The United States Office of Experiment Stations conducted a number of dietary studies at the Government Hospital for the Insane in Washington, D.C. The hospital was “designed primarily for the benefit of persons who have become insane while performing Government duty as soldiers and sailors,” though it also housed “all the insane of the District of Columbia.” Home to some 2,200 souls, the hospital was chosen as the site of the dietary study because its inmates were said to be “of an exceptionally good class”; the majority of them were neither hostile nor untidy. Being former military men, they were believed to possess above average in intelligence and a decent education.
According to the Secretary of Agriculture, the studies were intended to improve the diet of inmates, while at the same time discovering more cost-effective ways of feeding them. The inmates received three meals a day — at seven, twelve, and five o’clock. Hot bread was served with breakfast. Dinner (lunch) featured hearty fare and supper lighter. These meals were closely monitored, for the investigation of the Office of Experiment Stations wished to determine the nutritional value of the asylum’s food, the amount of food actually consumed, and the success of different methods of handling, cooking and serving it.
The studies differed by ward. The study conducted on the residents of the “Beech” ward, which consisted mainly of “young men who were quiet and orderly” and who “would probably recover,” was one of the more successful. Most of the men on the Beech ward worked in the laundry room, tailor shop, mattress shop, and other areas of industry within the asylum. Their relatively cooperativeness made them an ideal population for such an experiment.
The Beech ward study began on March 30, 1903 with a hearty breakfast of fried sausage and hominy “and continued for 7 days, with 21 meals. The total number of meals taken was 615.”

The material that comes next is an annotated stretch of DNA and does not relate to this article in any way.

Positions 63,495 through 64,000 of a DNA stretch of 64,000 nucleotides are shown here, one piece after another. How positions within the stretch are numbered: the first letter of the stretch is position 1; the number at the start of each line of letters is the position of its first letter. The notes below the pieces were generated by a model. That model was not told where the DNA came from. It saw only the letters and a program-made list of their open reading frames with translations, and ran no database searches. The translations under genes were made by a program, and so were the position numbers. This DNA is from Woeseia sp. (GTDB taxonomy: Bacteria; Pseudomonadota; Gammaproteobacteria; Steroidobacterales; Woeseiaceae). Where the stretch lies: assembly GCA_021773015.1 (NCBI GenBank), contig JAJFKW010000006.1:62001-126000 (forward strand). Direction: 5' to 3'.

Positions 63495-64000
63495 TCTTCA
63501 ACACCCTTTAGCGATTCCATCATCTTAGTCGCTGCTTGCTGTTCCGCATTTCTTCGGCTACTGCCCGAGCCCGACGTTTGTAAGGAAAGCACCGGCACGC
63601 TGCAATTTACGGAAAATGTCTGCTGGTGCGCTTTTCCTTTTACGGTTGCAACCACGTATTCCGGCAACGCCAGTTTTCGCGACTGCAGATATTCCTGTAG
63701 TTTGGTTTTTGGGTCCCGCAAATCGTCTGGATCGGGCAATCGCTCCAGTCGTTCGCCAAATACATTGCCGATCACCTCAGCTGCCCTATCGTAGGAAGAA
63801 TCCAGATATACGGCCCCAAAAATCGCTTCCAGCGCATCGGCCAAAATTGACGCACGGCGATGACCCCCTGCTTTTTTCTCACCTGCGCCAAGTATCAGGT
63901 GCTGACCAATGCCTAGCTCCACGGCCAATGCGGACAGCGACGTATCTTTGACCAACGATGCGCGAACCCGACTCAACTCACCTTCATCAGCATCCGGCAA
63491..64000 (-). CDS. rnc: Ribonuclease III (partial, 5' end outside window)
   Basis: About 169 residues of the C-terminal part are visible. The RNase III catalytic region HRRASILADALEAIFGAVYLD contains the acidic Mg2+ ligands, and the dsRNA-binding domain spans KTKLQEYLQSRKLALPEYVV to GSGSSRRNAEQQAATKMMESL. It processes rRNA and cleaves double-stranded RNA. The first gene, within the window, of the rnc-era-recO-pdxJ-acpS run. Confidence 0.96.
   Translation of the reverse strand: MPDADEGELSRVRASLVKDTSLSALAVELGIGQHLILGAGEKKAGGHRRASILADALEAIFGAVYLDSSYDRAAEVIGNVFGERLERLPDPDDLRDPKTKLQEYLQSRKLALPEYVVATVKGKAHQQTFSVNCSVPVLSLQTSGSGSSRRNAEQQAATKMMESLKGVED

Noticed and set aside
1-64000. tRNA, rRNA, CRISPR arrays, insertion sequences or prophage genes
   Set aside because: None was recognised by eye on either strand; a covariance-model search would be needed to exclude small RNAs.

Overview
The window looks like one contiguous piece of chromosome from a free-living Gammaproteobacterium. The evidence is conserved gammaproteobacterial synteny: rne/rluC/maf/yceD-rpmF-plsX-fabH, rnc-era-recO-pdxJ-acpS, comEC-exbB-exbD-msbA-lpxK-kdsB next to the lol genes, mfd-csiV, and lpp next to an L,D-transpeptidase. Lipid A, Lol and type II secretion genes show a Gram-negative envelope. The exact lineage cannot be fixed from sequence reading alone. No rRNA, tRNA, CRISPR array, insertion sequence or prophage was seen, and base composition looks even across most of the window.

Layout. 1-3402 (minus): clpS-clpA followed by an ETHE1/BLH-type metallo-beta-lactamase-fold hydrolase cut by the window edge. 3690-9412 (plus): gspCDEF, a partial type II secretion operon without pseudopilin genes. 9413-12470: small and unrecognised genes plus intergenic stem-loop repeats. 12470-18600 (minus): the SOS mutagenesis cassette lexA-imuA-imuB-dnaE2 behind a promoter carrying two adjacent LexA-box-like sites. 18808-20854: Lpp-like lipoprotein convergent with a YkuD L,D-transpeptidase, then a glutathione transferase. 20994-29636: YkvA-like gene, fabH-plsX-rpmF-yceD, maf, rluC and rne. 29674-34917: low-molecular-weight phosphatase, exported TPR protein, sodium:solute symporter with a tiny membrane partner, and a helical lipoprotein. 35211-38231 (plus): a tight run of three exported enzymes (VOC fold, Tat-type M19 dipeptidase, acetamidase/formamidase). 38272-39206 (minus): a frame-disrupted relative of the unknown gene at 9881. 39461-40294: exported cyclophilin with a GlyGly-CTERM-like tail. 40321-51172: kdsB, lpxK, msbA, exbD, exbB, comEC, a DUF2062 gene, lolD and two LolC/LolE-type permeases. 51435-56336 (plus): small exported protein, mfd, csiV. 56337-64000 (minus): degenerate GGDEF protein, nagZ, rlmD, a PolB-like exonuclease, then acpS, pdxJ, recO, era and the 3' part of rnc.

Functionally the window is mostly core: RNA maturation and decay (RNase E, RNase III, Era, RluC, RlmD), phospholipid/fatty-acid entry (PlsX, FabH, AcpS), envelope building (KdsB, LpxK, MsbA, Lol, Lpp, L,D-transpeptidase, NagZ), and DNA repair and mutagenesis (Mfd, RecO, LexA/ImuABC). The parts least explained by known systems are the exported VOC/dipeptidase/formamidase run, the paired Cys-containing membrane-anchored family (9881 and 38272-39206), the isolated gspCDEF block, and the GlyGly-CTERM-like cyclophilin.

The meals were varied and nutritious. On the Friday following the study’s inception, the inmates of the Beech ward enjoyed a hearty supper of “beef stew, prune sauce, bread, butter, tea.” The stew was likely similar to this recipe for “a nice beef stew” from the 1901 The “Home Queen” Cook Book. Serve it with prune sauce or boiled potatoes for an economical yet hearty dinner.
A Nice Beef Stew
Take the lean of the top of the round, or of the ribs, and cut into cubes about 2 inches square, cover the meat with a coating of flour and season with pepper and salt. Slice 1 or 2 small onions and fry in the kettle in which you make your stew, with some beef fat or drippings until quite brown, then put in the meat, cover closely and place on back of stove and cook for 6 or 7 hours slowly. When ready to serve, if gravy is not thick enough, add a little flour into which a small piece of butter has been blended. Boil some carrots cut in slices lengthwise and serve with this dish, also baked potatoes — Irish or sweet — and served in their jackets. A comfortable family dinner for a cold or rainy day. Be careful to keep your stew pan covered and cook slowly.